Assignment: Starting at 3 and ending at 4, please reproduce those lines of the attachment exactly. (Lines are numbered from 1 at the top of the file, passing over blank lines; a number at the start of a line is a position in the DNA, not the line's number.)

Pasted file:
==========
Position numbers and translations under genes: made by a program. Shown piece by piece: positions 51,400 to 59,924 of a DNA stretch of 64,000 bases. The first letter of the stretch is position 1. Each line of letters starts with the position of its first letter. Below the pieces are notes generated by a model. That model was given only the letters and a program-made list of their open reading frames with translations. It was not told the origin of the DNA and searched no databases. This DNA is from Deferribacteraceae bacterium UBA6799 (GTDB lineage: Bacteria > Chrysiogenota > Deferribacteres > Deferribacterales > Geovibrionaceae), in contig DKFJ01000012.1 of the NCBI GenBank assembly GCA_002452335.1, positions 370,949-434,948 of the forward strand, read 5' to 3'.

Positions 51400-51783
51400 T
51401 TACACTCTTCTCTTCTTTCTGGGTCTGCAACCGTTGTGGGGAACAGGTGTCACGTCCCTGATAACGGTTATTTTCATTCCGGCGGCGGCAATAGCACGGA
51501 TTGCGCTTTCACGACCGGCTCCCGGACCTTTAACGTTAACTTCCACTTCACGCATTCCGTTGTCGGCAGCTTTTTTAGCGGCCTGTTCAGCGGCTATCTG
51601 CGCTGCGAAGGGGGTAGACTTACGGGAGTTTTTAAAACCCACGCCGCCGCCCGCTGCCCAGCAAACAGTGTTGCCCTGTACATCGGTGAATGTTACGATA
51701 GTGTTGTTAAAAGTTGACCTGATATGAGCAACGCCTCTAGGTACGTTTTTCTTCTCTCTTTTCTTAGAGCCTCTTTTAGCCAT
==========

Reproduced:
51400 T
51401 TACACTCTTCTCTTCTTTCTGGGTCTGCAACCGTTGTGGGGAACAGGTGTCACGTCCCTGATAACGGTTATTTTCATTCCGGCGGCGGCAATAGCACGGA